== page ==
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Best and Worst Food for Menopause

Best and Worst Food for Menopause

Menopause usually occurs between the ages of 45 and 55.

Some women sail through it with none or few symptoms. Others may have symptoms for several years.

Best and Worst Food For Menopause

Changes During Menopause

Your ovaries stop producing oestrogen, causing the reproductive system to end its cycle and your body’s hormone levels to change.

Symptoms may include:

  • Weight gain. Decreasing levels of oestrogen affect your metabolism.
  • Cholesterol levels increase.
  • Harder to digest carbohydrates.
  • Hot flushes.
  • Depression.
  • Mood swings.
  • Loss of bone density.
  • Night sweats.
  • Insomnia.
  • Skin thinning.
  • Anxiety.
  • Lack of concentration.
  • Bad memory.
  • Palpitations.
  • Vaginal dryness.
  • Need to urinate more often.

Making changes in your diet may help alleviate menopause symptoms.

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What to Avoid

Stimulants

These may contribute to hot flushes, night sweats and mood swings.

Sources include:

  • Coffee
  • Tea
  • Alcohol
Alcoholic Drinks
Refined Sugar

Refined sugar can cause spikes in blood sugar levels, which lead to mood swings and tiredness.

Processed Foods

Diets high in processed foods may decrease bone strength.

High amounts of phosphorous should be avoided. Sources include red meat, processed foods and fizzy drinks.

Too much phosphorous in the diet may cause calcium and magnesium to be depleted from bone.

Calcium levels may be maintained by reducing your intake of sodium, caffeine and protein from animal products.

High-Salt Foods

High amounts of salt may lower bone density in postmenopausal women.

High blood pressure may be a risk if there is a combination of lower oestrogen levels and a diet high in salt.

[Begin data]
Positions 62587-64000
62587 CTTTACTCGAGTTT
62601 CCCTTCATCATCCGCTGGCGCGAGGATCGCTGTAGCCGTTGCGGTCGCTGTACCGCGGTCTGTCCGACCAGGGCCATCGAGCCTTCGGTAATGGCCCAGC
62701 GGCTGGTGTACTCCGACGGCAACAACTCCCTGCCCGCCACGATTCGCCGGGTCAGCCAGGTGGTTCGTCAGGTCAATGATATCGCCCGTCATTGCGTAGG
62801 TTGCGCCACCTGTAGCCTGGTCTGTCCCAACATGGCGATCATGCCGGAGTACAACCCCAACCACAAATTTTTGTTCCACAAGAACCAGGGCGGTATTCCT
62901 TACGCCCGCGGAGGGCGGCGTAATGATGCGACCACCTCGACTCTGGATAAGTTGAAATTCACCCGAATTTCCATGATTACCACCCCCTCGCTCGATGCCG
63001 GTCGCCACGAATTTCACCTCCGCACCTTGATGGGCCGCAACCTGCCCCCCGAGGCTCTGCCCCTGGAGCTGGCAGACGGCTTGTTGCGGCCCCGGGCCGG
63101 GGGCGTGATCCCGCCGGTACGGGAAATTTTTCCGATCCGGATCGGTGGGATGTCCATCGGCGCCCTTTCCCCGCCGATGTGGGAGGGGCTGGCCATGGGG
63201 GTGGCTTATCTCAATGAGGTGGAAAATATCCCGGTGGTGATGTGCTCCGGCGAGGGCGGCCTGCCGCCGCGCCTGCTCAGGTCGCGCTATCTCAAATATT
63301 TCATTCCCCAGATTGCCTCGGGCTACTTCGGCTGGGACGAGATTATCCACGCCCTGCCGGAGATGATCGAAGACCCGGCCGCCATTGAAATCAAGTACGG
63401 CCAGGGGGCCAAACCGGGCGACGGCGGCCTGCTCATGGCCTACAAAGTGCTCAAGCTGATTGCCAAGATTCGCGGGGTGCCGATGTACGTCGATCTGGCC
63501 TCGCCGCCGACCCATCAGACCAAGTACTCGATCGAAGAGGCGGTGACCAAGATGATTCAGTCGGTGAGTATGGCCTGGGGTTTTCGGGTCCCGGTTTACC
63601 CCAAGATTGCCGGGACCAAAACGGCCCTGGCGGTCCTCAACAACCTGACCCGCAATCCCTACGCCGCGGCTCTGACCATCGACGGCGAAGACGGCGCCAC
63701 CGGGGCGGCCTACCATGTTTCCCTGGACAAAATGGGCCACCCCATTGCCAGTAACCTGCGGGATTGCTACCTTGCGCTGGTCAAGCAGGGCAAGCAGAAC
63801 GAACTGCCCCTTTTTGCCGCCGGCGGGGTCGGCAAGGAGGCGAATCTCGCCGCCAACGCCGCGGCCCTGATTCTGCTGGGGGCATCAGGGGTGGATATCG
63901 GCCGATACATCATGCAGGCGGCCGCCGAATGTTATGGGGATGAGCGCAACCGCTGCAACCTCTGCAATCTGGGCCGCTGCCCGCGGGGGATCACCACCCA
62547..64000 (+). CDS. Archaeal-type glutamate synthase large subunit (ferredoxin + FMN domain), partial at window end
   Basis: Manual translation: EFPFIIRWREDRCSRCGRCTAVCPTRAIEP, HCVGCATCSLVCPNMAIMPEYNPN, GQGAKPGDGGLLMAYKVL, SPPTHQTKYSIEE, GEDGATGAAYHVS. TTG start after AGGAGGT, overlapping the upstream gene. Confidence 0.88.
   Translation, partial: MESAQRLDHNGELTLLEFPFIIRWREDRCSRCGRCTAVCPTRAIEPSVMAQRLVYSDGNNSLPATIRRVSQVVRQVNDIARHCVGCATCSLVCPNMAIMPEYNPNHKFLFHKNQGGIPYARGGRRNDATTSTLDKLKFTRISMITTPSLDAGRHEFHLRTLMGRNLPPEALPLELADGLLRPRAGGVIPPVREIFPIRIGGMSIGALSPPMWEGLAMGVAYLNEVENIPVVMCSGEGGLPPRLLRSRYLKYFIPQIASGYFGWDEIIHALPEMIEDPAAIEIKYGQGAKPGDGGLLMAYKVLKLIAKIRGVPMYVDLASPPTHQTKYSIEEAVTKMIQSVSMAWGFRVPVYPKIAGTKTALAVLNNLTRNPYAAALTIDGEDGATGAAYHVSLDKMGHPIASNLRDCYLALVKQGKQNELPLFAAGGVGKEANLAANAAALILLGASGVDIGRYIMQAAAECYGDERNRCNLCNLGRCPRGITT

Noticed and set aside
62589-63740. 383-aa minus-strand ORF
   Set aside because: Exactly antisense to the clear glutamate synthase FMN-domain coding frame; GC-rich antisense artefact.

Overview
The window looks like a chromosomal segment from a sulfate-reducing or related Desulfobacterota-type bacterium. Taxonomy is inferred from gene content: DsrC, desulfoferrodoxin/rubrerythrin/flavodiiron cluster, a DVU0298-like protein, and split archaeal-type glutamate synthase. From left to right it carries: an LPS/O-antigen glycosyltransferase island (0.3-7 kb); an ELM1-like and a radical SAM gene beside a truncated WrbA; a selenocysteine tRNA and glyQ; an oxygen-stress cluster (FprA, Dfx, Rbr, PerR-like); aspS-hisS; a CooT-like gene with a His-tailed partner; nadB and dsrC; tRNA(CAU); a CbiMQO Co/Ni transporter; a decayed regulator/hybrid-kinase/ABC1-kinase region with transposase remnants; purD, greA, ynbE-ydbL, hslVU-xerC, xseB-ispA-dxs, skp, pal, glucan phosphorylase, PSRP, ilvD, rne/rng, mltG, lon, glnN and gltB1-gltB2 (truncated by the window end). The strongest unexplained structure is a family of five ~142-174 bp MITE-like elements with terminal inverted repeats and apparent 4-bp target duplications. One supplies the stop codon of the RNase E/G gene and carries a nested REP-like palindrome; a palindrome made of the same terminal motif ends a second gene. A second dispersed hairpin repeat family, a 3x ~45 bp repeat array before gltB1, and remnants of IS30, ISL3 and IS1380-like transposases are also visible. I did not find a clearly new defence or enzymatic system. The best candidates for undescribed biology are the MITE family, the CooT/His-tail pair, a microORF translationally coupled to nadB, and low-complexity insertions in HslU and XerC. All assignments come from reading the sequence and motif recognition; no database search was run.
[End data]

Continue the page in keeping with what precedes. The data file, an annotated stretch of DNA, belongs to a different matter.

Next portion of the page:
What to Include

Calcium and Vitamin D

As hormones change, bones may weaken and there is an increased risk of osteoporosis.

Our climate in the UK means a lot of people are deficient in Vitamin D. Insufficient Vitamin D levels in a postmenopausal woman may increase the risk of hip fractures. A supplement can usually help to boost your levels.

A simple blood test at your GP will determine your current levels. From this, your GP can determine which strength of supplement you may need.

Always get your vitamin levels checked by your GP before getting advice on taking supplements.  Some supplements may not be healthy if the wrong dosage is taken.

Good sources of Calcium are:

  • Cheese
  • Yoghurt
  • Milk
  • Leafy greens
  • Plant milk fortified with Calcium
  • Sardines
Salmon Fillets

Good sources of Vitamin D are:

  • Eggs
  • Salmon
  • Mackerel
  • Food fortified with Vitamin D
 Antioxidants

Good sources are:

  • Tinned Tomatoes
    Tinned tomatoes contain lycopene, a powerful antioxidant that may reduce the risk of heart disease, stroke and osteoporosis. Cooking tomatoes breaks down cell walls and makes the lycopene more available.
  • Black Beans
    Black beans have higher levels of antioxidants. They are rich in anthocyanins, which may protect against the risk of heart disease after menopause. 
Fruit and Vegetables

Increased weight and decreased oestrogen increase your chances of getting heart disease increase post menopause.